Materials and Methods: My company tested three different formulations (A, B, and C) of bovine IgG at t0 days with a selection of biophysical methods: a Beckman Coulter XL-A AUC instrument, a Jasco J-815 CD spectropolarimeter for near and far CD, a Bruker Tensor 27 spectroscope equipped with AquaSpec and Bio-ATR accessories for FTIR, a Shimadzu RF5301 spectrofluorometer for steady-state intrinsic and extrinsic fluorescence, and a Setaram μDSC 3EVO instrument for DSC. Additionally, we incubated bovine IgG in formulation C at 2–8 °C at different time points up to 45 days (t15, t30, and t45 days) before analysis by near and far UV CD and intrinsic steady-state fluorescence. Lyophilized bovine IgG was dissolved in the respective formulation buffers at concentrations of 1 mg/mL (SV-AUC, CD, and intrinsic fluorescence); 10 mg/mL (FTIR, DSC); and 20, 40, 80, and 100 μg/mL for extrinsic fluorescence experiments.
Results: SV-AUC results (Figure 1) showed evidence of dimerization in bovine IgG at t0 in formulation buffer A. By contrast, formulations B and C at t0 showed less dimerization (Figure 1, Table 1). SV-AUC measurements indicated that both B and C were successful in mitigating the electrostatic interactions that led to formation of dimeric species.
DSC measurements (Figure 2, Table 2) showed identical melting points for formulation A and B (73.87 °C and 73.63 °C, respectively), detecting only small differences for formulation C (73.01 °C), which may indicate less thermal stability for bovine IgG in formulation C. Extrinsic fluorescence measurements confirmed that view. Figures 3 and 4 show a small but different linear response in the fluorescence emission spectra of bis-ANS as a function of concentration of IgG in formulation C relative to formulation A and B. CD (Figures 5 and 6, Table 3), FTIR (Figure 7, Table 4), and intrinsic fluorescence measurements (Figure 8) aiming to elucidate the secondary and tertiary structure of proteins showed that the different composition of formulations A, B, and C did not affect the structure of bovine IgG.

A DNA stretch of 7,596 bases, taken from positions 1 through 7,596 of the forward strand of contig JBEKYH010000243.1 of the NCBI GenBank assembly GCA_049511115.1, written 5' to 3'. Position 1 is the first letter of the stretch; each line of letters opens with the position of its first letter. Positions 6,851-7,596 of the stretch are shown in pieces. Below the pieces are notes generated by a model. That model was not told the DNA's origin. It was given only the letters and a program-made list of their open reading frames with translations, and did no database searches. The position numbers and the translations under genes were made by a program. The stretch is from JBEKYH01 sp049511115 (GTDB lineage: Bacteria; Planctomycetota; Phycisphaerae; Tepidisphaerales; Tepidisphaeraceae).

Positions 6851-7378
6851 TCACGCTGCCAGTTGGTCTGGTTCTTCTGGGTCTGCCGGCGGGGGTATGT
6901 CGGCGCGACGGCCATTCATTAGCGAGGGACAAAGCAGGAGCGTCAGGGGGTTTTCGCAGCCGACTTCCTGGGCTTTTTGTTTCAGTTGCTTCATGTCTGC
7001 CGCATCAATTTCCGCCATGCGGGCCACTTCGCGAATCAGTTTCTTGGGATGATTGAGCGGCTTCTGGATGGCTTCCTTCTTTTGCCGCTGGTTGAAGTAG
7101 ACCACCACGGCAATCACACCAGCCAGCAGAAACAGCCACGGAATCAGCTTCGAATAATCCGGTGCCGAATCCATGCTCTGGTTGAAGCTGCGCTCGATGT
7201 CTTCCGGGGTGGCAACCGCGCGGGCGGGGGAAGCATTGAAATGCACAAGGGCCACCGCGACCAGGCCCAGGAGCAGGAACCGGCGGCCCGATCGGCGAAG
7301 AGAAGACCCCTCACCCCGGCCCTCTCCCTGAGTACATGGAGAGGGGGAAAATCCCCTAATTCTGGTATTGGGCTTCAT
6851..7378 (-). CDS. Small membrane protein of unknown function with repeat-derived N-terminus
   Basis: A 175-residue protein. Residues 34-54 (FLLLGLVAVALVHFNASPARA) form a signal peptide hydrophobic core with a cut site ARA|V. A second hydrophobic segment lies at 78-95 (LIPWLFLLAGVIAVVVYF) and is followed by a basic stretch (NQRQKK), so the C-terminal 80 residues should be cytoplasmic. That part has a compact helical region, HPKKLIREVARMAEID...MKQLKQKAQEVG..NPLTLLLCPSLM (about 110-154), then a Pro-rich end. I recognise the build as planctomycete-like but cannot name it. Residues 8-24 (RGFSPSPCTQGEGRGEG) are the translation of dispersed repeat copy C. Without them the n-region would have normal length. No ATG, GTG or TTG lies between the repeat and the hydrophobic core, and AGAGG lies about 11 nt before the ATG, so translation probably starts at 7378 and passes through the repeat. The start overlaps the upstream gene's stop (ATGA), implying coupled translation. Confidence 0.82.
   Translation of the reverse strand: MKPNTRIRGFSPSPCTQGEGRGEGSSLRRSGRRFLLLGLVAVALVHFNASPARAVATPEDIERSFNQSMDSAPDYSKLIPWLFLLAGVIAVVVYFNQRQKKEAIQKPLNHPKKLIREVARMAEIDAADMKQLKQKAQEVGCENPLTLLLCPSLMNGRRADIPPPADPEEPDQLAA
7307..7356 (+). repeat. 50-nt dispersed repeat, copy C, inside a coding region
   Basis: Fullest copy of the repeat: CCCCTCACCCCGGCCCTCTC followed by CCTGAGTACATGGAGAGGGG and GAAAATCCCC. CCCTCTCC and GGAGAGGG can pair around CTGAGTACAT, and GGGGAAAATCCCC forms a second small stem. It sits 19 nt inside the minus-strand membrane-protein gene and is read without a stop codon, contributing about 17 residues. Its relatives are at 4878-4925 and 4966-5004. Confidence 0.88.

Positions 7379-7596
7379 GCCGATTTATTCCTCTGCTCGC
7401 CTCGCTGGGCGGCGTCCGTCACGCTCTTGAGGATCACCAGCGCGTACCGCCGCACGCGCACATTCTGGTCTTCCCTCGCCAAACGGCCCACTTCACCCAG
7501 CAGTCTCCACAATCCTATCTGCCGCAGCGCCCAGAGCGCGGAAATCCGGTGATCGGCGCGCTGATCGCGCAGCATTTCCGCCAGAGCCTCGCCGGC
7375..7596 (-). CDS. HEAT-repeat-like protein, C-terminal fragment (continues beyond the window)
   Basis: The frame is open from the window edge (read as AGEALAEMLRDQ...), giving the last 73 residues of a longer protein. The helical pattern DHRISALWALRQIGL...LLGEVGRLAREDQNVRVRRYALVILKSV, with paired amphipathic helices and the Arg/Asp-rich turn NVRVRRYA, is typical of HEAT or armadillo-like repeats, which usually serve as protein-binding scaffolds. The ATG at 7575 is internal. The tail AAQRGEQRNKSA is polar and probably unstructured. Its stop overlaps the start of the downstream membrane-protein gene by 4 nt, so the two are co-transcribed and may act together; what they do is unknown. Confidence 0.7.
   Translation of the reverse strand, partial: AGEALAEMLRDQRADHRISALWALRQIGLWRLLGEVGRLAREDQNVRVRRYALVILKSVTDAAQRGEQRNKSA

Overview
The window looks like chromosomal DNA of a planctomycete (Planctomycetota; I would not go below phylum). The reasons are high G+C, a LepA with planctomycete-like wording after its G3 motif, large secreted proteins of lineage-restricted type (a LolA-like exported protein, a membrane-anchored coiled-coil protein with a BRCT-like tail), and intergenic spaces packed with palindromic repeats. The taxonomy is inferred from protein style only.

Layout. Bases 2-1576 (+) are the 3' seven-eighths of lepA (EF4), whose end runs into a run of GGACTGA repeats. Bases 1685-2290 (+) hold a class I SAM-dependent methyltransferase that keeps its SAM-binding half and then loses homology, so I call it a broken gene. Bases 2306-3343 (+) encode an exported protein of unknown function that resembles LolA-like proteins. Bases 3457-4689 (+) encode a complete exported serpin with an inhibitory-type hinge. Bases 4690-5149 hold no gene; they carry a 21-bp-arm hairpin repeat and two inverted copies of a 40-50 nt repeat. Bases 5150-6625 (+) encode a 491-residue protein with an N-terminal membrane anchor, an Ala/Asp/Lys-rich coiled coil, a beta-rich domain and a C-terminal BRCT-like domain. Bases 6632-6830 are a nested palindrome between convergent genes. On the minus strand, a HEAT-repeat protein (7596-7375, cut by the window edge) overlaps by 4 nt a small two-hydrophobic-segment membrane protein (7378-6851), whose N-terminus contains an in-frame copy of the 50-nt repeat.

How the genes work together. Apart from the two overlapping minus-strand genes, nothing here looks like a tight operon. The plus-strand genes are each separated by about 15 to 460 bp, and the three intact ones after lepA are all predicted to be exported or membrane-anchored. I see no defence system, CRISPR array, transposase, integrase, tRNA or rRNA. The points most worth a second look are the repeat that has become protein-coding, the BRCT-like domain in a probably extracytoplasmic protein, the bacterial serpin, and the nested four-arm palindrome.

Figures 9 and 10 show far and near UV CD data accumulated for bovine IgG at t0, t15, t30, and t45 in formulation C. Those data showed a loss of ellipticity in the far UV from t30. Changes in tertiary structure were identified at t15 in near UV. Significant changes in the fluorescence spectra of bovine IgG in formulation C were detected as early as t15 days. From t0 to t45, a progressive increase in fluorescence emission quantum yield and blue shift of the emission spectra was observed (Figure 11).